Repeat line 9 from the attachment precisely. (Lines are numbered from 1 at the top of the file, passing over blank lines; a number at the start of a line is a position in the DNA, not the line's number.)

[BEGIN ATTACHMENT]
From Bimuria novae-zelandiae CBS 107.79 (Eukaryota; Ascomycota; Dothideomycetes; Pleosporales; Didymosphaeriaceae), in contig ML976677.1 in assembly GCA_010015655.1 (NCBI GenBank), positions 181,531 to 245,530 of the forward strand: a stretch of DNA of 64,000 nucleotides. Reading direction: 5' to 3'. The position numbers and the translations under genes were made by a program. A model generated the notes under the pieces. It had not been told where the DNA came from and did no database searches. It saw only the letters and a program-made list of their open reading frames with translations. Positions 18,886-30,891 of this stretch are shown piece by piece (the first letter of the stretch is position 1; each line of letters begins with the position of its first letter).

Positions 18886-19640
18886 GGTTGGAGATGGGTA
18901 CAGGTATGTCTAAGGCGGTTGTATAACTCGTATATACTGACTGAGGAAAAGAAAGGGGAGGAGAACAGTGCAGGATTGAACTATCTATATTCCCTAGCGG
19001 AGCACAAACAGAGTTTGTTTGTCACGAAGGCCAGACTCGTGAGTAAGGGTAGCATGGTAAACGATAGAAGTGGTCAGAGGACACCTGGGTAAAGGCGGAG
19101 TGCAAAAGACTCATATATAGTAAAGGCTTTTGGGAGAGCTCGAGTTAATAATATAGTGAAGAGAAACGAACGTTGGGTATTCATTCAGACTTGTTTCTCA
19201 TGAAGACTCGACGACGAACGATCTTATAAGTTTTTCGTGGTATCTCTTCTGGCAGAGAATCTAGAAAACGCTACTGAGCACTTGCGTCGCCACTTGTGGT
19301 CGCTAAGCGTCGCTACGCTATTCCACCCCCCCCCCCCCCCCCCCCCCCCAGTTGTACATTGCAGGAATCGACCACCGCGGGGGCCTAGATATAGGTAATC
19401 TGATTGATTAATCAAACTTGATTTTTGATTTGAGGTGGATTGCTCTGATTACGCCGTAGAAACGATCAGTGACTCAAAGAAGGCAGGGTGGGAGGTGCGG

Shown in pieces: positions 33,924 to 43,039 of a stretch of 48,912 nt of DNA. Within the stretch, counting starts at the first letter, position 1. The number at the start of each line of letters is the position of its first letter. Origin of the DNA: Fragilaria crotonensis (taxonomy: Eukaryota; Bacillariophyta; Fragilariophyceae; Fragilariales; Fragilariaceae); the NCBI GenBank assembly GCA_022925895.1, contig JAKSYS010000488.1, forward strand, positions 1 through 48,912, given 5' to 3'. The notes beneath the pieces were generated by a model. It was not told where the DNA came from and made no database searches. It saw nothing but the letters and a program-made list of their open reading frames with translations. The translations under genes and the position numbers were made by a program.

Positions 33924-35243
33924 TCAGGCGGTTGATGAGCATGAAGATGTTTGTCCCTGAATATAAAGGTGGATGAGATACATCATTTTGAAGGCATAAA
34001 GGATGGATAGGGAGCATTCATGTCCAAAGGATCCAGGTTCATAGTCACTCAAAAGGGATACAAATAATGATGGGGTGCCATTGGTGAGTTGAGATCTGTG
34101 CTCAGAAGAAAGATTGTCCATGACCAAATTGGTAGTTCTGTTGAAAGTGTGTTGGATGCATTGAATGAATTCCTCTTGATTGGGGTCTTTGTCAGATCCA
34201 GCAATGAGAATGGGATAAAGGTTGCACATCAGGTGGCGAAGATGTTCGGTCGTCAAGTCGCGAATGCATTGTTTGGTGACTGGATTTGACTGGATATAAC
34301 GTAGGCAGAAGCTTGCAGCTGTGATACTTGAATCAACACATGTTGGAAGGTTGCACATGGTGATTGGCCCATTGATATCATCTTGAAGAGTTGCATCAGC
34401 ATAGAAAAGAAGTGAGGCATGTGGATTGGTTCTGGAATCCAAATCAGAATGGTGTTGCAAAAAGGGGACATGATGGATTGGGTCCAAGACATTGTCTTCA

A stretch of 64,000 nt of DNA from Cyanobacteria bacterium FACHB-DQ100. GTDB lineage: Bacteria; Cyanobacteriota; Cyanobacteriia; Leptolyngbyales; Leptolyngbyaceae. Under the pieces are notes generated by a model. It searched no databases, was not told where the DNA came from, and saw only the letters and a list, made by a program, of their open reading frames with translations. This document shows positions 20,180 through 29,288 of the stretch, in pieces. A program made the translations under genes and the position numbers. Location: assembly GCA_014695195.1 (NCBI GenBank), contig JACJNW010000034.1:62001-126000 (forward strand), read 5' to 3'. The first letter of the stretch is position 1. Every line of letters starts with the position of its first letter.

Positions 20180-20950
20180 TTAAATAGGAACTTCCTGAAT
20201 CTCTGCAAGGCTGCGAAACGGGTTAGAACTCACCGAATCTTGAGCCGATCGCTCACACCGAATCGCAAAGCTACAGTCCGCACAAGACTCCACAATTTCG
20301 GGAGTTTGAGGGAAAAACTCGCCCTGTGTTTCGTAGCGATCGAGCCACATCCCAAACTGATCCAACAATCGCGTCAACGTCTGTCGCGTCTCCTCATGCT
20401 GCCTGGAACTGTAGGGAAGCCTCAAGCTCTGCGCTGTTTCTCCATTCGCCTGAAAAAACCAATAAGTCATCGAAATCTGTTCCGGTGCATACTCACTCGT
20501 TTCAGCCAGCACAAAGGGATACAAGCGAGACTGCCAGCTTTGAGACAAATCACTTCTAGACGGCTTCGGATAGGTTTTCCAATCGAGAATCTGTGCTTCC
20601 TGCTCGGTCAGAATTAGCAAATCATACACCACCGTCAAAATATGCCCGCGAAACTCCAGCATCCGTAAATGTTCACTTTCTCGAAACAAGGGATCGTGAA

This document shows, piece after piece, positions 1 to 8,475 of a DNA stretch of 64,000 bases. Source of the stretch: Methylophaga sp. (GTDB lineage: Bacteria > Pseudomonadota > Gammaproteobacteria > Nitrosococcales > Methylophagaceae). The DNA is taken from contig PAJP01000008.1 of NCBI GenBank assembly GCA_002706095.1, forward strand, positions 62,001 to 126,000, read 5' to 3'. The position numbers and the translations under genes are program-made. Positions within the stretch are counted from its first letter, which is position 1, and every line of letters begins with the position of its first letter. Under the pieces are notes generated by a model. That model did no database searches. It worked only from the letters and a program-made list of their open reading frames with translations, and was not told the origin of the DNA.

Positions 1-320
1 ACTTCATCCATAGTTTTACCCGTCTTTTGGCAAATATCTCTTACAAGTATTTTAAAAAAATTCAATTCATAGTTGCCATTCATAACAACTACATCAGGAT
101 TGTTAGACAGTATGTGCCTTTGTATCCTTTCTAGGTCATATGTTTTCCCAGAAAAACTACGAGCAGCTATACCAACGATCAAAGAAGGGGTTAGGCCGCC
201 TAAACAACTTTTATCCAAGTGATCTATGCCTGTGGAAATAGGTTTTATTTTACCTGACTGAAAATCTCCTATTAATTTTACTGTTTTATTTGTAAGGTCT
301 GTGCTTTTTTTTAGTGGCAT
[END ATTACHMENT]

19401 TGATTGATTAATCAAACTTGATTTTTGATTTGAGGTGGATTGCTCTGATTACGCCGTAGAAACGATCAGTGACTCAAAGAAGGCAGGGTGGGAGGTGCGG